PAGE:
The main opposition Democratic Party of Korea on Tuesday made official its stance against plans to abolish the Ministry of Gender Equality and Family, while backing other parts of the government's reorganization strategy.
Countering the government’s plan to abolish it, the Democratic Party said the ministry should be expanded, with a reorganization of the ministry's functions. Rep. Kim Sung-hwan, who chairs the party’s policy planning committee, made such remarks during a press conference held at the National Assembly.
Kim said the Democratic Party is working on another restructuring plan that would keep the Gender Ministry with changes in its name and functions. Kim added that the Democratic Party will table its own plan when it negotiates with the ruling party after the National Assembly inspection of the government offices is concluded.
When asked if opposition to the government's restructuring plan has become the Democratic Party’s platform, Kim refused to provide a direct answer. “Please understand this as an official announcement from the head of the party’s policy planning committee.”
If the objection to the government’s restructuring plan becomes part of the Democratic Party’s platform, it will be highly difficult for the government to pass the reform plan at the National Assembly, where the main opposition party holds 169 out of 299 parliamentary seats.
The government then will have to turn to government-initiated legislation, which could, however, take several months before passing the reform plan, delaying President Yoon Suk-yeol’s plan to complete one of his campaign pledges.
Although Kim did not say that the party had unanimously decided to oppose the government’s plan, Kim hinted that the party is more or less against the government’s reform scheme. Kim said the party’s take on the abolition of the Gender Ministry has not changed since the presidential election, during which Yoon pledged to abolish the Gender Ministry.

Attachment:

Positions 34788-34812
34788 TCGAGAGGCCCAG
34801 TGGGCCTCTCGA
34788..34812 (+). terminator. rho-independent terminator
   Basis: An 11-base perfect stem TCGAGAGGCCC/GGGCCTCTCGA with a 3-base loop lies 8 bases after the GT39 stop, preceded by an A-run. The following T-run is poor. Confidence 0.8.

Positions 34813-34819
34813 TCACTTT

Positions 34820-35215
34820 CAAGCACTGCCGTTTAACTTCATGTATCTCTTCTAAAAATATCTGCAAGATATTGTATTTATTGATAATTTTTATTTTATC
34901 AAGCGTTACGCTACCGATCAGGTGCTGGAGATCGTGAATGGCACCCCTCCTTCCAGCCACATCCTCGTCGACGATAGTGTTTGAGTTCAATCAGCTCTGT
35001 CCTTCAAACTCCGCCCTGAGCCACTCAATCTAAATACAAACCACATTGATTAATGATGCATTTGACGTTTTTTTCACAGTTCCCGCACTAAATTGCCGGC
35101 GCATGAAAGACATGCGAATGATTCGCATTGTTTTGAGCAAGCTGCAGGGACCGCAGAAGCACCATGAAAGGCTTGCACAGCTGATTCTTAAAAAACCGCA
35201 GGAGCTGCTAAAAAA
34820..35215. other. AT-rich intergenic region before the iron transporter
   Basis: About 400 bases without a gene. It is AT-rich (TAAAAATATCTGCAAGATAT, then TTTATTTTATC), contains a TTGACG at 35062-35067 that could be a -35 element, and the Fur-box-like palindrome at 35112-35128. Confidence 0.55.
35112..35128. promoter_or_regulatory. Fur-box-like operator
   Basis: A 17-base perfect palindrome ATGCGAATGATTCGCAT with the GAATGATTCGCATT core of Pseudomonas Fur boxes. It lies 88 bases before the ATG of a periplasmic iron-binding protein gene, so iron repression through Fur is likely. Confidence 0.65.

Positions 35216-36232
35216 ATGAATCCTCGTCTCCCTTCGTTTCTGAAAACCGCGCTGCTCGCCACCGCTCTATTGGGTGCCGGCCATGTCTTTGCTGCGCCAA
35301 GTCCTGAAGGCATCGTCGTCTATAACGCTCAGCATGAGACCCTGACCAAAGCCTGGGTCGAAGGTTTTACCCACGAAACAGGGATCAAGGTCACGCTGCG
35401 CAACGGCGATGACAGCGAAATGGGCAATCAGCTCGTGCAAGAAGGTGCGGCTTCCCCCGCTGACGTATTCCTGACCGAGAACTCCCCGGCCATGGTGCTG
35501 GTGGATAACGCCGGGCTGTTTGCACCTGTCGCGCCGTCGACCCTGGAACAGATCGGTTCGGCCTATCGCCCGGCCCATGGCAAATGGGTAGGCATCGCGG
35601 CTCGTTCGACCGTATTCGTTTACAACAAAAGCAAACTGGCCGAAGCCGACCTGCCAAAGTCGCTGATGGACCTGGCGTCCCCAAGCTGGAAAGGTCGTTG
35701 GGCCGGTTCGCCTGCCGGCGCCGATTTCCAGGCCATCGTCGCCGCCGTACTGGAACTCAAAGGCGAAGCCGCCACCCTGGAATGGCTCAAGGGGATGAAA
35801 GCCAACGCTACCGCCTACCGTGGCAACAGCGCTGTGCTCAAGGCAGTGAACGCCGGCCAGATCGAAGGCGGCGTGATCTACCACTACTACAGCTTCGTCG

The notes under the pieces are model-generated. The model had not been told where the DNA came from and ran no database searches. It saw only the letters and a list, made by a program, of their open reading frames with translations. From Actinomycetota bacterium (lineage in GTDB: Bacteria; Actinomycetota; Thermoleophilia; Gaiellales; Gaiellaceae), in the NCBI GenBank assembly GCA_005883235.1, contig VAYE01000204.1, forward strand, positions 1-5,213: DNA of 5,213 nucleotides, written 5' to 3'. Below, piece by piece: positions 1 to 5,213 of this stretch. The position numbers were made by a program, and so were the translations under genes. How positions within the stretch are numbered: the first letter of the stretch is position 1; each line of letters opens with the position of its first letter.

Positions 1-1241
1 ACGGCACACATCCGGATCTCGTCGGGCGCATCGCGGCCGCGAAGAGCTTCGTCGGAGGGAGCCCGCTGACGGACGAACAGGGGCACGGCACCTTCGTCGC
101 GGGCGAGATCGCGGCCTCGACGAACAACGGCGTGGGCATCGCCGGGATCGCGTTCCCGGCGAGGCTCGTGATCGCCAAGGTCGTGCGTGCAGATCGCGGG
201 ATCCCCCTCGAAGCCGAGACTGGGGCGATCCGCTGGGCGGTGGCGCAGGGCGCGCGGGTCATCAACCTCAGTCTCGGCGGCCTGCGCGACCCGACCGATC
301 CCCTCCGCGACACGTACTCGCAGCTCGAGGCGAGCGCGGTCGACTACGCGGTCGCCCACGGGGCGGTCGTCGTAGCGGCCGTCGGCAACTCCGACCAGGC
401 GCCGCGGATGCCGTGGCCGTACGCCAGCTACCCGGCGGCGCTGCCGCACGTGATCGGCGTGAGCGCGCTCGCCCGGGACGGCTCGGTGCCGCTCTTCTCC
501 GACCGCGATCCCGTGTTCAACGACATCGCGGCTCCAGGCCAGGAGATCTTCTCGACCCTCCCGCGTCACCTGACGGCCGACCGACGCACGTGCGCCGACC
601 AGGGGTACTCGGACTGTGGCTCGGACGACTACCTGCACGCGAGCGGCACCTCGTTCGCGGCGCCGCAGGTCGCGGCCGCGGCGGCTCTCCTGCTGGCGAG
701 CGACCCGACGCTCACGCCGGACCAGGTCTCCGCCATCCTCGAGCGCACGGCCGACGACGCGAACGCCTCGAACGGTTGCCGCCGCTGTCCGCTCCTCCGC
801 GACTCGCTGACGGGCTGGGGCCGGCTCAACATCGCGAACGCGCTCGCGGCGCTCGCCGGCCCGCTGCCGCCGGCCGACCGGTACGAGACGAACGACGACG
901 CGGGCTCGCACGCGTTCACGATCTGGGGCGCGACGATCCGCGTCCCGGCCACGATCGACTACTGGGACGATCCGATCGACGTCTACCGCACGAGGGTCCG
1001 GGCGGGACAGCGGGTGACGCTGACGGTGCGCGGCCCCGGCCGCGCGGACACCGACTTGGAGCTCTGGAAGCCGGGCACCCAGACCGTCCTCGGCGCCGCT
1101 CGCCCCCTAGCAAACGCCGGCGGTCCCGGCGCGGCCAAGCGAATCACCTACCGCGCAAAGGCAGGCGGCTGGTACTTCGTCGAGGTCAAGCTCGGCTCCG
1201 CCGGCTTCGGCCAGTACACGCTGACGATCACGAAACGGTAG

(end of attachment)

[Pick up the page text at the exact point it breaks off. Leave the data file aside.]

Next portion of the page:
During the presidential campaign, the Democratic Party criticized Yoon’s controversial pledge to abolish the ministry as an attempt to win support from young male voters.
The opposition party, however, will support the government’s plans to establish a new agency for overseas Korean and to elevate the status of Veterans Ministry.
Establishing the agency is part of the government's reorganization plan announced last week.
Democratic Party Chairman Rep. Lee Jae-myung has also said his party will actively support and cooperate for establishing the new overseas Koreans agency, saying it was also his election pledge when he was running for president.
“I agree on the need to legislating basic laws related to overseas Koreans and to establish a government body that can properly and systematically take care of administrative work related to overseas Koreans,” Lee said in a session of the Democratic Congress on World Koreans, a group affiliated to the party.
“Establishing the agency for overseas Koreans was once my election pledge. The Democratic Party will be responsible and push on with the plan.”
Meanwhile, Kim added it is just not the right time to start discussion on the government’s restructuring plan, as there are other pressing issues involving the country’s economy, diplomacy and security.
On Monday, Lee Jae-myung gave a similar opinion about the government’s reform plan. Lee warned that the reform plan is highly likely to grow into a political dispute. Lee also criticized that “the government has set the wrong priorities in its organizational reform." It was the first time that Lee raised his objection toward the plan, although that came during a closed meeting.
Rep. Park Yong-jin of the Democratic Party also wrote on his Facebook post that the party should unanimously oppose the government’s reform plan and prevent it from passing at the National Assembly.
Park criticized Yoon for utilizing the reform plan to recover his approval rating.
By Jo He-rim, Shim Woo-hyun (firstname.lastname@example.org) (email@example.com)